34. The Former “Belton” Rule • This was the rule even if the defendant had been removed from the vehicle, placed in handcuffs, and put in a squad car at the time of the arrest. It did not matter. It was a per se/bright line rule. New York v Belton, 453 US 454; 101 SCt 2860 (1981)

  35. The Former “Belton” Rule • This was the rule even when the defendant was not in the vehicle at the time of the arrest, but rather had been observed departing the vehicle just before the contact with the police.

  36. ARIZONA V. GANT, 129 S.CT. 1710 (2009) • FACTS: Rodney Gant was arrested for DWLS. The officers arrested him and placed him in the back of a patrol vehicle and locked it. They then searched Gant’s car, and discovered cocaine in the pocket of a jacket in the backseat area.

  37. ARIZONA V. GANT, 129 S.CT. 1710 (2009) • The Court did not overrule New York v Belton, but said that “our opinion has been widely understood to allow a vehicle search of a recent occupant even if there is no possibility the arrestee could gain access to the vehicle at the time of the search.

  38. ARIZONA V. GANT, 129 S.CT. 1710 (2009) • In Gant, The US Supreme Court instead imposed much stricter limitations on such searches. An arrest of a vehicle occupant (or recent vehicle occupant) no longer automatically authorizes a search of the passenger compartment.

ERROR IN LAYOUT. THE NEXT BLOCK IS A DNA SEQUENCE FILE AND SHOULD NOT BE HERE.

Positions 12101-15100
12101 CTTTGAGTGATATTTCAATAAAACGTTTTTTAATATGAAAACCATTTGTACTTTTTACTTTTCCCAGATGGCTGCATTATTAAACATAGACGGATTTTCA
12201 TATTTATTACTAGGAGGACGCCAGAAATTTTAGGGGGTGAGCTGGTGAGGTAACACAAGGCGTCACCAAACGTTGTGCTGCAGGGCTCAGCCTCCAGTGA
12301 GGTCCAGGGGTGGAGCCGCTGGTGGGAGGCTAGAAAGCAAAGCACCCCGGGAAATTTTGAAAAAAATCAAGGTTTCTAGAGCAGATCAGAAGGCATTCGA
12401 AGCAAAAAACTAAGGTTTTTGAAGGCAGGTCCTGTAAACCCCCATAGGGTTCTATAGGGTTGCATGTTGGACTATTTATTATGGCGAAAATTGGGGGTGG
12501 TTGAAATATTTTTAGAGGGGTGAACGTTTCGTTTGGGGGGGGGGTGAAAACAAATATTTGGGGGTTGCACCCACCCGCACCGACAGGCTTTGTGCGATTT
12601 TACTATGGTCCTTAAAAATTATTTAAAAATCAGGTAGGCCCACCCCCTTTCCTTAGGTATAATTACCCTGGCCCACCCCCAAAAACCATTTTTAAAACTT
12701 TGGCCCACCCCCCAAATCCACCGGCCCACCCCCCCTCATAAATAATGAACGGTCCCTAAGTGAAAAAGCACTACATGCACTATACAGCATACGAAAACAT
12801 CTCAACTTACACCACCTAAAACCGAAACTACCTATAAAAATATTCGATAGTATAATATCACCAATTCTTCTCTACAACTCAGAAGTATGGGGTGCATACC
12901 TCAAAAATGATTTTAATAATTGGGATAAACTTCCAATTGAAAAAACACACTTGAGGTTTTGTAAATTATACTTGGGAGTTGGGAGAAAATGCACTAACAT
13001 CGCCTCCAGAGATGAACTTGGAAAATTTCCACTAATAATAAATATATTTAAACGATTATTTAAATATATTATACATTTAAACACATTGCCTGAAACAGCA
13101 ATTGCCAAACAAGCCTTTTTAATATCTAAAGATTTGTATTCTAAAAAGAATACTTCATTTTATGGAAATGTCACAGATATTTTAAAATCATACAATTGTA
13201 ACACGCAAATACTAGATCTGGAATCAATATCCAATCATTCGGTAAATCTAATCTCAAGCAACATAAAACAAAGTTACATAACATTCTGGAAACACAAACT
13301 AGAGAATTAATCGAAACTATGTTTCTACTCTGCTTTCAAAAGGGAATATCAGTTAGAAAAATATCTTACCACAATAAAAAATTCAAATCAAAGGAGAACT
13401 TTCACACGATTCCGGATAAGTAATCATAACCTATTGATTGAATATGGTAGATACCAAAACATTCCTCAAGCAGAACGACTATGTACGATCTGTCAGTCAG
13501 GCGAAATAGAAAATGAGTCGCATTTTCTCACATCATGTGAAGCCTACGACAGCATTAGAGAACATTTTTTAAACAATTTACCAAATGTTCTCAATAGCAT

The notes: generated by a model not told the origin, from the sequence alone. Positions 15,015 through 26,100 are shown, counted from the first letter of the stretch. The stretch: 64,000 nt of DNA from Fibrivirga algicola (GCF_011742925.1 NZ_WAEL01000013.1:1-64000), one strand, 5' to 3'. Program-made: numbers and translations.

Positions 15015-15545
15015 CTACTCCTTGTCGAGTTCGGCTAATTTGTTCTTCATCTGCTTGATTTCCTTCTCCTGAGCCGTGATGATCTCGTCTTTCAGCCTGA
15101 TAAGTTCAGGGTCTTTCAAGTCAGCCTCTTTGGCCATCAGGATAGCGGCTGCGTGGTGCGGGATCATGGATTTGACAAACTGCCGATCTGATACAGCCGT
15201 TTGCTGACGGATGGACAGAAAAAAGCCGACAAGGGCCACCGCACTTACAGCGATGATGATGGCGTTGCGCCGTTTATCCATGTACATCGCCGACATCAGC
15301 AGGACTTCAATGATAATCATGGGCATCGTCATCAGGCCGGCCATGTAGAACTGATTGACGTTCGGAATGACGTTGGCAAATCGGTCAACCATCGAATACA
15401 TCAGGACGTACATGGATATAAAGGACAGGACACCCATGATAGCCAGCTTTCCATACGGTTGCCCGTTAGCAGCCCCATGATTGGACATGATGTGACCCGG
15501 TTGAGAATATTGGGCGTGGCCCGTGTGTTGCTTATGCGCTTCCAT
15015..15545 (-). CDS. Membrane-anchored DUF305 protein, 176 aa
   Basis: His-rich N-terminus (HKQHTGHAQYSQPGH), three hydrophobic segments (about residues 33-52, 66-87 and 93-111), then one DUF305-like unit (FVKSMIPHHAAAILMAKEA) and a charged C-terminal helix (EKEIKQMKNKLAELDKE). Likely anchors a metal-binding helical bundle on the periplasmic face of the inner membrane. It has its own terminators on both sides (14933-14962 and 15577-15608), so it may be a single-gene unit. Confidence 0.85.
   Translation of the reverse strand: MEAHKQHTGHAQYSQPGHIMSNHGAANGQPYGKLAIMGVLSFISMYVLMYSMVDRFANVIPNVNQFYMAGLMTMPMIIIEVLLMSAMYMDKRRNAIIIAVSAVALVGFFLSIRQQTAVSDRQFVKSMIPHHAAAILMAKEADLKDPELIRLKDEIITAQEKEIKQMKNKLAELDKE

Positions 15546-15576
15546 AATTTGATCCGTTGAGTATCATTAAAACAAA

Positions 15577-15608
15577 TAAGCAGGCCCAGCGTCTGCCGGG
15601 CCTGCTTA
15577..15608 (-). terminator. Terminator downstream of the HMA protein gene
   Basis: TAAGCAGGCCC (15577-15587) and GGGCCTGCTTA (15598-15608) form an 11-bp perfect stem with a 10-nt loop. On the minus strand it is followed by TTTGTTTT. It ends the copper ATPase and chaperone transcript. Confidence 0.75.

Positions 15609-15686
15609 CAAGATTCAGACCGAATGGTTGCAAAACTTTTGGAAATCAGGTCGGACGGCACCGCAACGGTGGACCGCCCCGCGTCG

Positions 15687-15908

39. ARIZONA V. GANT, 129 S.CT. 1710 (2009) • The Court said that a search incident to arrest of the passenger compartment of a vehicle can occur in one of two limited situations. The first is when: • The arrestee is unsecured and within reaching distance of the passenger compartment at the time of the search

  40. ARIZONA V. GANT, 129 S.CT. 1710 (2009) • When is this ever really going to be the situation??? • Even the Supreme Court said in a footnote: “Because officers have many means of ensuring the safe arrest of vehicle occupants, it will be the rare case in which an officer is unable to fully effectuate an arrest so that the possibility of access to the arrestee’s vehicle remains.”

  41. ARIZONA V. GANT, 129 S.CT. 1710 (2009) • The second basis for a search for incident to arrest that remains after Gant is: • the interior of the vehicle can be searched incident to arrest if there is a “reasonable basis” to believe it contains evidence for which the occupant was arrested, which appears to require a showing of less than probable cause.

  42. ARIZONA V. GANT, 129 S.CT. 1710 (2009) • The new ruling ONLY APPLIES TO searches incident to arrest (and to the interior of vehicles), and it is possible that in a given case other exceptions to search warrant requirements may apply. For instance, probable cause, “container specific” probable cause, impound consistent with a valid impound policy, reasonable suspicion to believe that a dangerous weapon is present in the vehicle.